Day of the Dead

Day of the Dead

writing by candlelight
the flickering flame
casting shadows
over thought and word

tell me what are shadows
but the false promises
festering in Plato’s Cave
or a fake finger show
projected on an unwilling wall

yellow and red the flames
sweet scented the smoke rising
from melting wax
my mind alive with memories

this night of nights
when family ghosts
drift through the room
and my childhood clutches
the red bag of my heart
with death’s cold fingers

Click here for Roger’s reading on Anchor
Day of the Dead



Hall of Mirrors

Hall of Mirrors

You walk up the wooden stairs
and there you are, staring at yourself
in the fairground’s distorting mirrors.

Fatter, thinner, shorter, taller, a half-
and-half version, thinner at the top,
squat at the bottom, one of those Xmas
dolls you could flick, but never roll over.

What do we see when we look in the mirror?
Do we see our selves as we really are
or do we see the wretched deformations
of our diminishment?

So depressing to think that, back then,
I might have seen myself as I am now:
hair thinning, forehead larger,
shriveled shanks and wasted muscles,
breathless, when I climb the stairs,
and a butterfly heart that sometimes
flutters and stutters as it seeks the sun.

Click here for Roger’s reading on Anchor.
Hall of Mirrors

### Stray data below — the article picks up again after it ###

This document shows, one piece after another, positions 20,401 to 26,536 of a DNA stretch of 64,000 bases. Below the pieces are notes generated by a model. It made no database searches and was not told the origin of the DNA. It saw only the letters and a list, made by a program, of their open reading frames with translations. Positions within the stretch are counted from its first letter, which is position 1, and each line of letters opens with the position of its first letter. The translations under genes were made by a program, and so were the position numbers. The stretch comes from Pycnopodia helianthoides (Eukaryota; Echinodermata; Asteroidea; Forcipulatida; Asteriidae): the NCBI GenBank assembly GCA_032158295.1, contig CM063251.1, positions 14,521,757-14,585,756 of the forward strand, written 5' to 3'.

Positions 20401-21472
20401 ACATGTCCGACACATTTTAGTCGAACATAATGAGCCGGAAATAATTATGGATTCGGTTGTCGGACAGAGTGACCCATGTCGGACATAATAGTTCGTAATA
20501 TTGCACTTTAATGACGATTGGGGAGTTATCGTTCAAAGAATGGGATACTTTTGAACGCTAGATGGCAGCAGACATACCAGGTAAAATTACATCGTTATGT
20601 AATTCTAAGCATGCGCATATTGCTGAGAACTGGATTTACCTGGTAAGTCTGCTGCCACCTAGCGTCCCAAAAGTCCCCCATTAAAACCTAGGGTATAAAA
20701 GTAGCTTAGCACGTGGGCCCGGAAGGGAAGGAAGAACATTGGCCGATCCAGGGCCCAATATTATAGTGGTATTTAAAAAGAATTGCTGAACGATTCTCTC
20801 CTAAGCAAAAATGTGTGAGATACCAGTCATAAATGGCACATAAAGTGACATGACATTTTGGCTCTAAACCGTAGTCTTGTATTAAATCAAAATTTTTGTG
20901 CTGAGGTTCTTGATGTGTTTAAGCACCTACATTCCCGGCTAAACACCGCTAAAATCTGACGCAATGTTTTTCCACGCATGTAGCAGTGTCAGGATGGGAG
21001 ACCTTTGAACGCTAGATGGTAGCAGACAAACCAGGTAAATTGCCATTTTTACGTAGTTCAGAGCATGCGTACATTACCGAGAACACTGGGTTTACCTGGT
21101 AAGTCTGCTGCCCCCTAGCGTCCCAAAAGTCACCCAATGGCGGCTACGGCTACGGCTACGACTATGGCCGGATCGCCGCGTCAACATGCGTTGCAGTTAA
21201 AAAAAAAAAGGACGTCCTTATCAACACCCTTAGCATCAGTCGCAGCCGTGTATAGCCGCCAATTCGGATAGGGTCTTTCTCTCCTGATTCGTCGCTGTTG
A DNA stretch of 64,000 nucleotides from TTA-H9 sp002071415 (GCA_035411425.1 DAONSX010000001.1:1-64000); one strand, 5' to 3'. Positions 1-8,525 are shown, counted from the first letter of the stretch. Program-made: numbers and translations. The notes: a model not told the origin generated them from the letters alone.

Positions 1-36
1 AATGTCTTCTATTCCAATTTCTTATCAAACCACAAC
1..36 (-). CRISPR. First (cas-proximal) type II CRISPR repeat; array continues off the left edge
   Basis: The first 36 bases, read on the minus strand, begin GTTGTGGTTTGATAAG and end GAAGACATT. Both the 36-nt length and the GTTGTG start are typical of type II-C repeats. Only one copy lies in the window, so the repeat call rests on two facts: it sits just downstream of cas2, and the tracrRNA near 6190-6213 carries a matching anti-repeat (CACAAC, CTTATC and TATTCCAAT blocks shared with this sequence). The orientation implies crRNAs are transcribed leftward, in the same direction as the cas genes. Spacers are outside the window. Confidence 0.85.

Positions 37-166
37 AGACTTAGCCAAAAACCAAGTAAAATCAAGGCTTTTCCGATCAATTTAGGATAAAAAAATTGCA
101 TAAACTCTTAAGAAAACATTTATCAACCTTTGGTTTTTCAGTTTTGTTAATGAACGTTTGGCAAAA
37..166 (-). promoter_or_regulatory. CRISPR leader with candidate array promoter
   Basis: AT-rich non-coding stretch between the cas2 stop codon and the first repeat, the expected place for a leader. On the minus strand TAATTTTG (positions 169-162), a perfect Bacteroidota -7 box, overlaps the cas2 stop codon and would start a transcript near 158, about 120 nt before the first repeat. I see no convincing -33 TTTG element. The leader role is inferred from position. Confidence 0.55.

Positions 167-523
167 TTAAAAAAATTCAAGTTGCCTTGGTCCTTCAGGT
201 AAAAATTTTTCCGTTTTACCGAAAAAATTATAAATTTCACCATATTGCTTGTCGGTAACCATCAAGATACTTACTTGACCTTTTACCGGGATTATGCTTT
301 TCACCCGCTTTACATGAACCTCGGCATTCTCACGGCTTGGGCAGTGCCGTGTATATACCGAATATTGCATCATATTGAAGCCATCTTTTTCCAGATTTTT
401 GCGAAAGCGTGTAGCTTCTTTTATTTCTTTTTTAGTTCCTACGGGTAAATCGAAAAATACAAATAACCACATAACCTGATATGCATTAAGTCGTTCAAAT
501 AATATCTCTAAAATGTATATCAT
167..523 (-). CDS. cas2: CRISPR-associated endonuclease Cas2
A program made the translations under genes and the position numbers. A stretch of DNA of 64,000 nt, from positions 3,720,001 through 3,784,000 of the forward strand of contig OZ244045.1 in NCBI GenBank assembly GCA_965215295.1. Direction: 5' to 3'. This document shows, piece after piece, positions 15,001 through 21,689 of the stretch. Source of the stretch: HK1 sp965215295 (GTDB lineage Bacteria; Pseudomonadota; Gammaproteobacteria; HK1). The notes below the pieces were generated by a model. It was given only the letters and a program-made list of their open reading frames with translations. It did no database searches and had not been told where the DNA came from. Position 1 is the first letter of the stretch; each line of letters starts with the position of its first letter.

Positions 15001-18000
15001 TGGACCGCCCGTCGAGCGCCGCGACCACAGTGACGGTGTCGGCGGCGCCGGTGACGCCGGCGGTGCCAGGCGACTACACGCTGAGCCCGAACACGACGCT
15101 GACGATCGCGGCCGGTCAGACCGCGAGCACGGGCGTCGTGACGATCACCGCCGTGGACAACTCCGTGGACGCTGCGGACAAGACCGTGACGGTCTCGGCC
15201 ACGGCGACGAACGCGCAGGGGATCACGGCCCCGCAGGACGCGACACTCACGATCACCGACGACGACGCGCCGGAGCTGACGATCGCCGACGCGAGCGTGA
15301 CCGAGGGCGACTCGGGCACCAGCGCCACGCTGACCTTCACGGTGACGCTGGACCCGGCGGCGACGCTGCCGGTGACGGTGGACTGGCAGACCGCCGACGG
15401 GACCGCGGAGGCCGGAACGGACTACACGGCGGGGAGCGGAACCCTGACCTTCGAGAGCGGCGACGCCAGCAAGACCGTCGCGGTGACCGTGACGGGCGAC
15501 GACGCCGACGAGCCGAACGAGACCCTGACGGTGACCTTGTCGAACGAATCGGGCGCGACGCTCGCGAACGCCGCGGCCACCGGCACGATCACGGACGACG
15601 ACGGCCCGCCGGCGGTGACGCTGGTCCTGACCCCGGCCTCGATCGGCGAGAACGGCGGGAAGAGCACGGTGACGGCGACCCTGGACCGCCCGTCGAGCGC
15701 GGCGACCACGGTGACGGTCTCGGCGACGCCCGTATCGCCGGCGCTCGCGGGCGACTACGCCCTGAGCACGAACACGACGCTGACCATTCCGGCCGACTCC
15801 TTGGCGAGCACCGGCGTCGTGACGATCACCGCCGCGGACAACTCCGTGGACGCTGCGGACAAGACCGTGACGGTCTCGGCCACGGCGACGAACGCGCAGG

Gilt Trip

Gilt Trip

Last night, I packed up my troubles
in my old kit bag, but this morning
my back and shoulders buckle
beneath its ponderous weight.
I take care not to stumble,
especially on the stairs, for if
I stumble, I will surely fall,
and every fall is a precipice
that I will never be able to climb.

I want my feet to take root,
to sink solidly into the floor,
so that even when the wind of change
blows, it will not knock me down.
Downstairs, at my kitchen table,
the sun promises warmth and comfort.

I raise my gaze and rainbows sparkle,
dance on my eye-lashes.
I strive upwards, ever upwards,
and, turning towards the light,
its golden beauty creates in me
this morning hymn of praise.

Click here for Roger’s reading on Anchor.
Gilt Trip

Sisyphus Sings Nabucco

Sisyphus Sings Nabucco

Long gone, those dead days, skeletons now,
their centers collapsed in on themselves
unable to hold fast to time’s hands
circling the clock of ages, that timeless rock.

Long days will come when light will fail
to enlighten, eyes will be dimmed, the burden
will grow heavier with life lying in wait,
to weigh us down with all those lies, each
falsehood a rock added to the daily pile.

Carrying them is one thing. Rolling them up
this hill each day, only to have them roll down,
overnight, forcing us to stoop once more,
not to conquer, but merely to live our lives,
to journey onwards, relentlessly, to endure
from the beginning of the end until the last,
and we must, we will endure to the last.

“Il faut imaginer Sisyphe heureux.”
Albert Camus

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Sisyphus Sings Nabucco



Thanksgiving

Thanksgiving

This new day rises
gift-glorious before me.

I untie sleep’s wrappings,
all paper and string.

Birds throng branches,
light up the yard with
rainbows of sound,
arcing and arching.

Fall colors streak trees
with overnight paint.

A woodpecker breakfasts
on the back porch.

Chipmunk and chickadee
thrive on the lawn.

Red robins, tipsy,
giving thanks for the feast.

Teeter-totter branches
alive with berries and song.

Click here for Roger’s reading on Anchor.
Thanksgiving.